Guest blogger Christine Trent landed a two-book deal with Kensington Books. Her debut novel, The Queen’s Dollmaker, a historical with strong romantic elements, is due to be released in January 2010. I interviewed Christine September 3, 2008. Three weeks later, she sold, and on October 31, 2008 she shared her exciting story of receiving The Call.
Christine has learned a great deal as she’s traveled the path to publication, and I’ve invited her to pass on some of her tips to you. Join us as we explore four topics so important to those eager to receive a contract offer:
April 13: How to . . . Complete a Manuscript
April 16: How to . . . Submit a Query Letter
April 20: How to . . . Interpret a Rejection Letter
April 23: How to . . . Get from First Sale to Publication Wisely
Be sure to follow the comment trail, where Christine will stop by to respond to your questions. As usual, there’s a drawing. Find out about my biggest giveaway yet at the end of the post.
And now, here’s Christine . . .
A Writer’s Tool Kit: Part 3
How to . . . Interpret a Rejection Letter
by Christine Trent
“I have kept the faith”
Interpreting rejection letters; staying strong during the low times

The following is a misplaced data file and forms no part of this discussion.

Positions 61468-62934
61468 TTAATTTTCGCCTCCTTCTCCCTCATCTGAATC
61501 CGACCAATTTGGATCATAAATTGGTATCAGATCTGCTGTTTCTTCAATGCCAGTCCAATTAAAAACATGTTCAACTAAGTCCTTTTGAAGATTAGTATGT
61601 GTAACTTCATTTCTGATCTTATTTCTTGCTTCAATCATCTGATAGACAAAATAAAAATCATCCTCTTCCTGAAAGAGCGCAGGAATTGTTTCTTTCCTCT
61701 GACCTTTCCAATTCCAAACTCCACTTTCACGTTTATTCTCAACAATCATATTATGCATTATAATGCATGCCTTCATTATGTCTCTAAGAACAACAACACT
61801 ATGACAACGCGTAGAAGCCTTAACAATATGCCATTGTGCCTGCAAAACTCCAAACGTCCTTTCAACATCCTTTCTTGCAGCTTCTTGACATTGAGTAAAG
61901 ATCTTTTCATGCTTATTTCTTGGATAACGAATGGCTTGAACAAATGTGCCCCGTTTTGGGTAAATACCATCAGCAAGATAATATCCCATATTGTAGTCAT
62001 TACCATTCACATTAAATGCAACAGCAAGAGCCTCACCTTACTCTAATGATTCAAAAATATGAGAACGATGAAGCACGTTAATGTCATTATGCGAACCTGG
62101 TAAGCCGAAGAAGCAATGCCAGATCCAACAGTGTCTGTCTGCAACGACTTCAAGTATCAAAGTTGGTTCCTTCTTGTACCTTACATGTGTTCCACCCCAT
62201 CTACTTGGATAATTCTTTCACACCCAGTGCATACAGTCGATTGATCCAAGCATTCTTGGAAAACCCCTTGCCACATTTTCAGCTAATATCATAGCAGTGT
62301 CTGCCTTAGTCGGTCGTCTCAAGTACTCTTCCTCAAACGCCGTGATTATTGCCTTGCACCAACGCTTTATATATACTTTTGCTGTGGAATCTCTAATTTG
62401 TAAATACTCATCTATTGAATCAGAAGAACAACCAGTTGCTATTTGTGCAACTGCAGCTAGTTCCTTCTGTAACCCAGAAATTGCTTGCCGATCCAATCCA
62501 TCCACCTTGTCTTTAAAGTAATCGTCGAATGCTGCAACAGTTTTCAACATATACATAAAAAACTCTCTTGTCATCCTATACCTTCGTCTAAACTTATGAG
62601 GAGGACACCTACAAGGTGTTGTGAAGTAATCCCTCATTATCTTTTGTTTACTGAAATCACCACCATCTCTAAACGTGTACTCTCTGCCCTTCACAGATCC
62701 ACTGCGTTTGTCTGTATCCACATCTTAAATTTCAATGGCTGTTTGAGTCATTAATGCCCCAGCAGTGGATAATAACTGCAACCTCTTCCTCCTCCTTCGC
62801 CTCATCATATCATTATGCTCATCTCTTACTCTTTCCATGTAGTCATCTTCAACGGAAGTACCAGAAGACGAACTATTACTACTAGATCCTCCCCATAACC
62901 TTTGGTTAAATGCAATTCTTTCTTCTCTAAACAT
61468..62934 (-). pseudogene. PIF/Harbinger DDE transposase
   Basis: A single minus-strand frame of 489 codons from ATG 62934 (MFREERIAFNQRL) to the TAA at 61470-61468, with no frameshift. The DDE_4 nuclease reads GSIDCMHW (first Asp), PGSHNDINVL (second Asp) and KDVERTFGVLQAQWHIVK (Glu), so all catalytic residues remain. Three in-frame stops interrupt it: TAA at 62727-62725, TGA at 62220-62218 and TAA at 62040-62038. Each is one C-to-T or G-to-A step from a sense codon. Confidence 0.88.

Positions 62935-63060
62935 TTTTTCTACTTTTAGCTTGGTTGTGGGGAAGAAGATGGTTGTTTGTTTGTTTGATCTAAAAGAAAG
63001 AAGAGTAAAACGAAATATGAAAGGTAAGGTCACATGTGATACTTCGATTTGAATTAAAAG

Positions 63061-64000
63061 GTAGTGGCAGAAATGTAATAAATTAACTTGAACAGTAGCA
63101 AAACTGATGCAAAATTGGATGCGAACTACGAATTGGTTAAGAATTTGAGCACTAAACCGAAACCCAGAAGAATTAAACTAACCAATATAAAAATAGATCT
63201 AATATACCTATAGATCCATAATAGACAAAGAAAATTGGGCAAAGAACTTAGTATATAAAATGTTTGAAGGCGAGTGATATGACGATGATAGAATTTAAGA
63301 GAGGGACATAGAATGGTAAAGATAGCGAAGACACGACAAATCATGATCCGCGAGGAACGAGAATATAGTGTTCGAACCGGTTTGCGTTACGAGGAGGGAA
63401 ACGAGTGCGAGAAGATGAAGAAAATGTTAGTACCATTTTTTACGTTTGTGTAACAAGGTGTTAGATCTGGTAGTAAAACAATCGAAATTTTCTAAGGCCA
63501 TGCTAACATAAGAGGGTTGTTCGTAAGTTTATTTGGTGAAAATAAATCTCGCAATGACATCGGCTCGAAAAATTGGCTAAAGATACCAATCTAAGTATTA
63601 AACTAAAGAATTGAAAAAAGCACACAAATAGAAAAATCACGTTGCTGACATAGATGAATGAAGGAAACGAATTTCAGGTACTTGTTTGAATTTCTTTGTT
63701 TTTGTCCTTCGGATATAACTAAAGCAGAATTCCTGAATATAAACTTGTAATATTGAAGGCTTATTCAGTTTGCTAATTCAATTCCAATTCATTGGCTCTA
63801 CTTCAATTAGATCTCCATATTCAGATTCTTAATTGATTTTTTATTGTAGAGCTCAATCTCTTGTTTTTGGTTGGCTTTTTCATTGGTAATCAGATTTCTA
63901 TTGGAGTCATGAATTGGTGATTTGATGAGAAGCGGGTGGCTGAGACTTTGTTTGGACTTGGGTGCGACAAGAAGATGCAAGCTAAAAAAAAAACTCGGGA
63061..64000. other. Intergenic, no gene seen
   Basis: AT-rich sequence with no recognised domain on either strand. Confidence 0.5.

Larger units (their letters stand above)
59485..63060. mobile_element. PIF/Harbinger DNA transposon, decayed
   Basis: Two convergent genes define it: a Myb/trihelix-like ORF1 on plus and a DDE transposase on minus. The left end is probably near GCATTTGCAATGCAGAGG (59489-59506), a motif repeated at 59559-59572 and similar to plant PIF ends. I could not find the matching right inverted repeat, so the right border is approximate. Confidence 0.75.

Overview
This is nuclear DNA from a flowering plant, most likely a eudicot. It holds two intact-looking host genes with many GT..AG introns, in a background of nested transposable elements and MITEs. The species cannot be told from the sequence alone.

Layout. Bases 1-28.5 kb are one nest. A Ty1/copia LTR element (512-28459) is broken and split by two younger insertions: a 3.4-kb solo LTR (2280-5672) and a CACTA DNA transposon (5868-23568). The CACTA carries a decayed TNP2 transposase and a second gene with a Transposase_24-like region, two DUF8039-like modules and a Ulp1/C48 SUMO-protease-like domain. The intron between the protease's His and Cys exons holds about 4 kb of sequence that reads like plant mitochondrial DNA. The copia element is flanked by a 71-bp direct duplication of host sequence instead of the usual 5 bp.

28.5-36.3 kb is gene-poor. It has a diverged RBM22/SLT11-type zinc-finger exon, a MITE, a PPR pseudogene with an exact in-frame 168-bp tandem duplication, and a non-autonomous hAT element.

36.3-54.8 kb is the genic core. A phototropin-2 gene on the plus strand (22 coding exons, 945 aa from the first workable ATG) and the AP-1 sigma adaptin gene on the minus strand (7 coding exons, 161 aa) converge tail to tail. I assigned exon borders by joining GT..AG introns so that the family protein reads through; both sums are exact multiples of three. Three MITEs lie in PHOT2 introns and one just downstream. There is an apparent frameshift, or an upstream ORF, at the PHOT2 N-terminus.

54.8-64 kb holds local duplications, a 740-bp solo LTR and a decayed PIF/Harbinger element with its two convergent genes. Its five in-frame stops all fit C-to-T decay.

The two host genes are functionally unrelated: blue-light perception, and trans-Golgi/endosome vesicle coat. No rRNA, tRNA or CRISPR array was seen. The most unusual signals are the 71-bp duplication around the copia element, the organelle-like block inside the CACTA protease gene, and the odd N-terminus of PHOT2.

For those of you who have received rejection letters: Do you remember your first one? I do.
I had attended a conference and met with an agent. She enthusiastically responded to my very first pitch. “That was well done! Send me your first 50 pages!” I walked out of my eight minutes on a cloud. Not a week after I sent in my partial, an e-mail from the agent popped up on my computer screen. “This is it!” I thought. “She loved it. Of course, who wouldn’t? It was simply the best manuscript, sent along with the best query letter after giving the best pitch ever!!”
Five seconds after opening the e-mail I burst into tears. Truly, I did. It was a very polite rejection, stating that she wasn’t as excited about my characters as she hoped she would be. What? She was rejecting me and my literary masterpiece? How could this be?
So, after thirty minutes of remarkable self-pity, I figured I had best pick myself up off the ground, lest I drown in my own salty tears.